Dylan Thomas’ words at the end of his dedication in his Collected Poems rang true for me as a sixteen year old lad when I first found that book in the school library, took it home and drank deep from the language of the sea, and they ring true for me today.  He ended his dedication with these words:

“I read somewhere of a shepherd who, when asked why he made, from within fairy rings, ritual observations to the moon to protect his flocks, replied: ‘I’d be a damned fool if I didn’t!’  These poems (meaning Dylan Thomas’ own poems) with all their crudities, doubts, and confusions, are written for the love of Man (read humankind – my word) and in praise of God, and I’d be a damn’ fool if they weren’t.”  Dylan Thomas, November 1952

So, in answer to what poets and what poetry for me … I’d say every poem that aspires to give me the universe entire.  The mind, heart, body, soul and spirit in one surround.  And I linger in the contemplative dictionary music of a singlepoem aswim in impossible possibility that the mystery might be glimpsed if only for a fleeting moment in and through and of language.  That possibility of grace we humans aspire to.  Belonging and being of the thing we contain, soul within spirit, resonating and harmonious mammal and cosmos scintillating luminous dust.

Mississauga Youth Poet Laureate, Rebecca Zseder

Of course poetry can matter. Poetry can change lives. It changed mine.Poetry itself allows for an entirely new outlook on life. Through poetic analysis and creativity, the world comes alive and everything can be seen in brilliant colour. Poetry matters because it means something. It is the answer to the confusion in so many minds, it is the vision that many don’t quite see, it is the reason for exploration and the documentation of the explored. I am I completely different person now that I have integrated poetry into my life. It is almost as though I see beyond what is right there before me. I see the metaphor in the material; poetry added a dimension to my life, and that is how it can matter. Poetry paints pictures within the artist.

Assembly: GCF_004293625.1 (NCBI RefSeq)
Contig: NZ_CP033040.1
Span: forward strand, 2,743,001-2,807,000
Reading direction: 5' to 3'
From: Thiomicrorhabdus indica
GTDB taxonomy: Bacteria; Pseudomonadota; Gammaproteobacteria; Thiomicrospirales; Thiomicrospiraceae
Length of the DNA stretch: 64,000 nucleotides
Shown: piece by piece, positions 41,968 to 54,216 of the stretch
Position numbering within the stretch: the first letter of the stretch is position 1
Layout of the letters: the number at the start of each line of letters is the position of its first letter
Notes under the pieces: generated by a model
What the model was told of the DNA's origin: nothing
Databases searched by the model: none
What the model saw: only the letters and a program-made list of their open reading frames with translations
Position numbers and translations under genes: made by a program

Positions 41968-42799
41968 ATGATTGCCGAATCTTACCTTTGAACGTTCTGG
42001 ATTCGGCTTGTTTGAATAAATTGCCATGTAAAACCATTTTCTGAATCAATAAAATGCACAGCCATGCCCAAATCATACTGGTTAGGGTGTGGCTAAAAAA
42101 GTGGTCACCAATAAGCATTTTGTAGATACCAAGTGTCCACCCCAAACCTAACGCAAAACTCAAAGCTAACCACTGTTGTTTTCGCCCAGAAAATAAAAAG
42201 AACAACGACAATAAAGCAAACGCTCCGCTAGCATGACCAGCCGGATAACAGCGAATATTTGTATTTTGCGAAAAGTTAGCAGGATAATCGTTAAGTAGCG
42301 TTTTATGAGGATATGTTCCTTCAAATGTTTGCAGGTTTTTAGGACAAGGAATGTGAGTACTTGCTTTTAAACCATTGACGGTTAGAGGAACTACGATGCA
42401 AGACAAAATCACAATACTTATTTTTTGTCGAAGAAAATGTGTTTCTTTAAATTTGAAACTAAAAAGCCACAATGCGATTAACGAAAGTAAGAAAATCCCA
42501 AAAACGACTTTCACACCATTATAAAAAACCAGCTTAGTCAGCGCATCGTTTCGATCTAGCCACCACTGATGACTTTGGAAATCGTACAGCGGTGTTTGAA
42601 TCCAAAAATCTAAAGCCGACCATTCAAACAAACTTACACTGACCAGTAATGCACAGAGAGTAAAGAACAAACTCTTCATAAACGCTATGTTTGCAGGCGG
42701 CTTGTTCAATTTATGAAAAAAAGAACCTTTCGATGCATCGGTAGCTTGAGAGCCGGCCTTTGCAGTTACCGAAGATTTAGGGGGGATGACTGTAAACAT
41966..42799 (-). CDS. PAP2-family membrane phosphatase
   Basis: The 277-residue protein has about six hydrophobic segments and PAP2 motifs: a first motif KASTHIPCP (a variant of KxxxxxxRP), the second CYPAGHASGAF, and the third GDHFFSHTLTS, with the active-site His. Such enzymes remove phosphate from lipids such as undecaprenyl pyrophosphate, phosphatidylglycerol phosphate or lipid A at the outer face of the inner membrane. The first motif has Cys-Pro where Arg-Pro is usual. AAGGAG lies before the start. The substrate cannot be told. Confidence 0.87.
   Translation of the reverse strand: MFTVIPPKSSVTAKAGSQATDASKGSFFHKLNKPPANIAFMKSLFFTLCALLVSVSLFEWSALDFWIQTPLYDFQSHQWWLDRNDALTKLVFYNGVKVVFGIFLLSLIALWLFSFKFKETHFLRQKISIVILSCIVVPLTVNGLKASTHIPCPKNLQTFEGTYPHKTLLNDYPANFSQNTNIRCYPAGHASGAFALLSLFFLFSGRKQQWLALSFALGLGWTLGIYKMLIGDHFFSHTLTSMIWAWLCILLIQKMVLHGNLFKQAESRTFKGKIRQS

Spoken word poetry has always influenced me the most. I’ve never failed to feel the passion, beauty, and power within a voice when listening to spoken word.

Unionville, ON  Dina E Cox 

Of course poetry can, and does, matter. For me it was learned first in my mother’s arms, on her lap, and later, as I brought home newly discovered poems from school, in the surprise that she knew and could recite them. All the years of her life, poetry rolled easily off her tongue. Because of her, I hungered to delve more deeply into the spoken word, and eventually became a practitioner of the written. Why? Because it is there for me every day of my life in the words others have written down to express the depth of their emotions during difficult as well as during joyful times. It brings a kinship that keeps me, just, keeps me, and it also allows me to know Wordsworth’s “Thoughts that do often lie too deep for tears.” Even when we don’t (or won’t) recognize them ourselves, poetry reveals to us the truths of living, of our own lives. Who cannot be affected, even transfixed, often by one single line of poetry? I am thinking of P. K. Page’s line “In spring they wore themselves in a green embrace.” Poetry. Like the air we breathe and the water that sustains, for some of us at least, it is absolutely essential. Poetry matters.